How Long Will My Tree Live?
That’s a question that’s asked far less often than “What’s the best fast-growing shade tree?” I wish I could change that, because longevity is far more critical.
So to help you understand, I’m going to boil down part of a list I have on pages 80 and 81 of my book Neil Sperry’s Lone Star Gardening (see mention of the book on Main page of this e-gardens). I’ve listed my estimates of life expectancies of all the common Texas shade trees. From that longer list, I’ll choose the top ones.
What I really want you to notice is the inverse nature of speed of growth with life expectancies of these trees. The fast-growing trees will be in a logjam at the top of the list.
Life Expectancies of Texas Trees…
In case you’re considering planting a new tree in your landscape sometime in the next few months, do consider its expected longevity. I’ve made a list of my estimates. These will vary considerably. For example, Arizona and Leyland cypress have become highly susceptible to Seiridium canker. It will bring their numbers down. So will the Emerald ash borers that are now becoming a threat in Texas.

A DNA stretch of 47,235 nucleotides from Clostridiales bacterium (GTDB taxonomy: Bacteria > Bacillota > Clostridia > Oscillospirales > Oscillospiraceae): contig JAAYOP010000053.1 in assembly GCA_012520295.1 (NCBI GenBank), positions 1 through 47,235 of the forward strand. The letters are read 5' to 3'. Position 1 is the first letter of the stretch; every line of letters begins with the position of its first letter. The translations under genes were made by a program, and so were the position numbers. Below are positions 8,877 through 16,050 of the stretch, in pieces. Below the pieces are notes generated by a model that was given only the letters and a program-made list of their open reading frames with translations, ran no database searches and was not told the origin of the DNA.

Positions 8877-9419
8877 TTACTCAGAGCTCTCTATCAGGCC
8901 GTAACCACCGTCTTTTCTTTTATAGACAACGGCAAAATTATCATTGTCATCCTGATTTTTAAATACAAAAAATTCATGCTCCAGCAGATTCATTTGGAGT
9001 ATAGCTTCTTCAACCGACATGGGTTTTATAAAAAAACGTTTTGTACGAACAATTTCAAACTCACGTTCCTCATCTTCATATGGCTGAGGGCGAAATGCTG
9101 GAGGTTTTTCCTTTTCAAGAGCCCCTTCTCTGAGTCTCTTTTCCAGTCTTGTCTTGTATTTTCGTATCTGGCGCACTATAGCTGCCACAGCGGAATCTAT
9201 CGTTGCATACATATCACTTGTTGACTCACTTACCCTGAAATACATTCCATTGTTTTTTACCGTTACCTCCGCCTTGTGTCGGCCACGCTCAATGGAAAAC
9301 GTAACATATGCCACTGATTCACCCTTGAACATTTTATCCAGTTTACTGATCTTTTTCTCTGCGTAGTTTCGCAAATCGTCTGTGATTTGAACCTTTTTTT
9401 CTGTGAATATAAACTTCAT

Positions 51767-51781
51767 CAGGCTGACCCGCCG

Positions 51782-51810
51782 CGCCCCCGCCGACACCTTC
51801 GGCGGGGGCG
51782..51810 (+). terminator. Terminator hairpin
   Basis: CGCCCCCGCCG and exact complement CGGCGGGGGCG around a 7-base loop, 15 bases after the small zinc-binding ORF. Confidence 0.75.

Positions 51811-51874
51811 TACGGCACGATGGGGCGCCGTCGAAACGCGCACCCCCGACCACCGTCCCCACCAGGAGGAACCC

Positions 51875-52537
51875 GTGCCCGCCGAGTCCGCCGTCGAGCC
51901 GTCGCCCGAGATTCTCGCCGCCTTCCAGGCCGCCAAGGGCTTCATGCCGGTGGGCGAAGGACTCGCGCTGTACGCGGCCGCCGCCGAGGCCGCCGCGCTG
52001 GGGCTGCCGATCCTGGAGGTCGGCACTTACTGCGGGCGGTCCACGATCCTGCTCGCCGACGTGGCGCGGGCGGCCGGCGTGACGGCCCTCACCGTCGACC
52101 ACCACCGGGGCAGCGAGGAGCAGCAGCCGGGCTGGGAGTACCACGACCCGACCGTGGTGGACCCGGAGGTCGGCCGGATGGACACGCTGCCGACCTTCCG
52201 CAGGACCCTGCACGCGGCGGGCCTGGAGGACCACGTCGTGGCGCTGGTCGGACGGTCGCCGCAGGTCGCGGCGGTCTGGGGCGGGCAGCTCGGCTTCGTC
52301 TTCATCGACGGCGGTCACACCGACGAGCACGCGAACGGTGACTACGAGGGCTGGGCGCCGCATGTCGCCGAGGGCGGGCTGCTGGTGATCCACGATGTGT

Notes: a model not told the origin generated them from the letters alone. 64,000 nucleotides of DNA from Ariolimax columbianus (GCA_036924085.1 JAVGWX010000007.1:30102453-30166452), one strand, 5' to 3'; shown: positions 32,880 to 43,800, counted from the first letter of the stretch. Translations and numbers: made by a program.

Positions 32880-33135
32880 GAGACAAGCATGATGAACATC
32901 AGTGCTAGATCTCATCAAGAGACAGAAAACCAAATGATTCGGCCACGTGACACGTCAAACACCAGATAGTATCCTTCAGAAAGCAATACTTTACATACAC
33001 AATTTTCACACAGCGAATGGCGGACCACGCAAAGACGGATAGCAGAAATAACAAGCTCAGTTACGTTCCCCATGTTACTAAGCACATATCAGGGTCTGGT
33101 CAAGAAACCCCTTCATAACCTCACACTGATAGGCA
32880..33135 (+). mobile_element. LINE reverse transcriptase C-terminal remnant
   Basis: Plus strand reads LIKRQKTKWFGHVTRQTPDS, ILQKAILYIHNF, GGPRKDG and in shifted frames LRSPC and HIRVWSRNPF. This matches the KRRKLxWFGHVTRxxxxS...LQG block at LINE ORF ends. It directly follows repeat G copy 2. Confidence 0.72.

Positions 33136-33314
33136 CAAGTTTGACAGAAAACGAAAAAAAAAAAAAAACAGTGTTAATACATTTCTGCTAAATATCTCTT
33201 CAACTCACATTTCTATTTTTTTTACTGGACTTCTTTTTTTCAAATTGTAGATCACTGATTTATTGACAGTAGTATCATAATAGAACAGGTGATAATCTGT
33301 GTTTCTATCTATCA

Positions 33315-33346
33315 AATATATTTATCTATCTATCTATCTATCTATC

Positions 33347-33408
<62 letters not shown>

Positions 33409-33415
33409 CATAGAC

You might say, “Well, I’ll never live that long anyway,” but remember that quality shade trees also have far fewer problems along the way. And they add more value to your property at the time of resale. Fast growth is rarely an asset.
|Tree species:||Life expectancy:|
|Purple plum||5-7 years|
|Weeping willow||5-10 years|
|Ornamental pear||10-20 years|
|Leyland cypress||10-20 years|
|Arizona ash||10-20 years|
|Siberian elm||15-20 years|
|Eldarica pine||15-20 years|
|Fruitless mulberry||15-25 years|
|American elm||20-40 years|
|Silver maple||20-40 years|
|Green ash||20-40 years|
|Lacebark elm||20-40 years|
|Fruiting mulberry||25-50 years|
|Golden raintree||25-50 years|
|Deodar cedar||25-50 years|
|Arizona cypress||25-50 years|
|Mexican plum||25-50 years|
|Post oak||50-75 years|
|Loblolly pine||50-75 years|
|Red maple||50-75 years|
|Japanese maple||50-75 years|
|Eastern redcedar||50-100 years|
|Yaupon holly||75-100 years|
|Possumhaw holly||75-100 years|
|Crape myrtle||75-100 years|
|Chinese pistachio||75-100 years|
|Cedar elm||75-100 years|
|Bois d’arc||75-100 years|
|Bur oak||100-150 years|
|Chinquapin oak||100-150 years|
|Water oak||100-150 years|
|Shumard red oak||100-150 years|
|Southern magnolia||100-150 years|
|Bald cypress||100-200 years|
|Live oak||100-500 years|